Porphyrias are a group of genetic disorders caused by problems with how your body makes a substance called heme. Heme is found throughout the body, especially in your blood and bone marrow, where it carries oxygen.
Porphyrias affect the skin or the nervous system. People with the skin type develop blisters, itching, and swelling of their skin when it is exposed to sunlight. The nervous system type is called acute porphyria. Symptoms include pain in the chest or abdomen, vomiting, and diarrhea or constipation. During an attack, symptoms can include muscle numbness, tingling, paralysis, cramping, and personality or mental changes. Certain triggers can cause an attack, including some medicines, smoking, drinking alcohol, infections, stress and sun exposure. Attacks develop over hours or days. They can last for days or weeks.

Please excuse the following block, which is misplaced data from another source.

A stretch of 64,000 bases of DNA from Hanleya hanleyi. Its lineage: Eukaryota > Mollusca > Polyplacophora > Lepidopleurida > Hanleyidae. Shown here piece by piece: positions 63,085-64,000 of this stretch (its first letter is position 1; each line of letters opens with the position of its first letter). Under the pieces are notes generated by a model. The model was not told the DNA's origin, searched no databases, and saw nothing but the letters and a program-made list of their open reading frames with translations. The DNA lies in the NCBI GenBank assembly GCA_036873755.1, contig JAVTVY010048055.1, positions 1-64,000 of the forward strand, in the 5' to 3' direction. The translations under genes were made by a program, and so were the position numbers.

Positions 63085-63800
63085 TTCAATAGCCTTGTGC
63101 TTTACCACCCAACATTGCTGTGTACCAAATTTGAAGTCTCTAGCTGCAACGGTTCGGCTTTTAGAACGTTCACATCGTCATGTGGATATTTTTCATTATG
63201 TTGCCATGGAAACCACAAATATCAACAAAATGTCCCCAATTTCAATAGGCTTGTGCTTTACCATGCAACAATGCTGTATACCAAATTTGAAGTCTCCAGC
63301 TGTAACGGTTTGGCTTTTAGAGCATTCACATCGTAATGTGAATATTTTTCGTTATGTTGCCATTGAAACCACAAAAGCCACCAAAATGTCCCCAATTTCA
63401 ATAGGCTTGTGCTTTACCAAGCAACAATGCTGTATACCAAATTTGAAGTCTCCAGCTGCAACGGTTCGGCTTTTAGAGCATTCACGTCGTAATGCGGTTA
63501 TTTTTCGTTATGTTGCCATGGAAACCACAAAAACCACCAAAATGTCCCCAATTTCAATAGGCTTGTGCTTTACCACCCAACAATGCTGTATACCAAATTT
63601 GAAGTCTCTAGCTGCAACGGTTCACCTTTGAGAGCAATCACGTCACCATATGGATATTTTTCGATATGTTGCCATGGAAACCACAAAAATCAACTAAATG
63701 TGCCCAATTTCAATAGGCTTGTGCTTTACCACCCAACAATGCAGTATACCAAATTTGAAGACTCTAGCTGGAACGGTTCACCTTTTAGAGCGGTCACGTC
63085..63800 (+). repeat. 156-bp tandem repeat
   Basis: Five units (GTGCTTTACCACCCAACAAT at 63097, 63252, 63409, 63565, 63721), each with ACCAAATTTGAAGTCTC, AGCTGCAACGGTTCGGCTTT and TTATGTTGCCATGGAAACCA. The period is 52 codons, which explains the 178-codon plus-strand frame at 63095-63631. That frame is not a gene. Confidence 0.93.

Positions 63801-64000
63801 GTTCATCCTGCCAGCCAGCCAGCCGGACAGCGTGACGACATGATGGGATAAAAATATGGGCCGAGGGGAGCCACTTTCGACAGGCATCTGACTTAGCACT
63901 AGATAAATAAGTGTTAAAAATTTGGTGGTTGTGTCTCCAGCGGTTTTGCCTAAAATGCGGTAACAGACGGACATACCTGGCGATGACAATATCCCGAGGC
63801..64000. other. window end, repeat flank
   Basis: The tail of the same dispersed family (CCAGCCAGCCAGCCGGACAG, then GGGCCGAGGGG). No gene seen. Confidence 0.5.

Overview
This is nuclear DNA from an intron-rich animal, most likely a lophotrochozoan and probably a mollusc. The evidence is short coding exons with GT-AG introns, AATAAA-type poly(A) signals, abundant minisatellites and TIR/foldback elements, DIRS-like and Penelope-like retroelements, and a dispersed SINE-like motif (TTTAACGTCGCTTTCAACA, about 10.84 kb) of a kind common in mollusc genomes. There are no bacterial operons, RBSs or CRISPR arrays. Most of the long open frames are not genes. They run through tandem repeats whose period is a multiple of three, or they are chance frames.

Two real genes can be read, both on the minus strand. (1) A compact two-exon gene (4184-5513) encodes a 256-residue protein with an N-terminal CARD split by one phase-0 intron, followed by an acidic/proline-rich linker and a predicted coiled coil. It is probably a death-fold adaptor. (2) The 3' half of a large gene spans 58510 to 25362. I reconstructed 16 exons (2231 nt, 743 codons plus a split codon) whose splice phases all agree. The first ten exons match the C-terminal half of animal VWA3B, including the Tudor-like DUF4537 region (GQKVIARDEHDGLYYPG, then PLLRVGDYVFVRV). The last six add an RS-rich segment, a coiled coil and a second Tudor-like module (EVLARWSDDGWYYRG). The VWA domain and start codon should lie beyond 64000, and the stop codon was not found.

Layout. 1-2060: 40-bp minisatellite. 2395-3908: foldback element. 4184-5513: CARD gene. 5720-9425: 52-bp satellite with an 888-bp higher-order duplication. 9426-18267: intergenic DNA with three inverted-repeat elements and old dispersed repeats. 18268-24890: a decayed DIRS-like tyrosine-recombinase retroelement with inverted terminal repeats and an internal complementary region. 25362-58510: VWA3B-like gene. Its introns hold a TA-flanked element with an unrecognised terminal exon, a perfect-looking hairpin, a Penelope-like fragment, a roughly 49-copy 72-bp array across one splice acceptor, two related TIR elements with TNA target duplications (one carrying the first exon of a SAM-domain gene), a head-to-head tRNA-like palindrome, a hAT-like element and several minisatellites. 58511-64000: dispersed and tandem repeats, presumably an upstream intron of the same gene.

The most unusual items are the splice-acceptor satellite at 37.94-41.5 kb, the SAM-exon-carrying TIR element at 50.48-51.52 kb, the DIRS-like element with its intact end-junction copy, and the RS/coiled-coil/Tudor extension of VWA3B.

Porphyria can be hard to diagnose. It requires blood, urine and stool tests. Each type has a different treatment. It usually involves medicine, treatment with heme or drawing blood.
National Institute of Diabetes and Digestive and Kidney Diseases
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|Date last updated: 14 July 2008
Topic last reviewed: 11 August 2008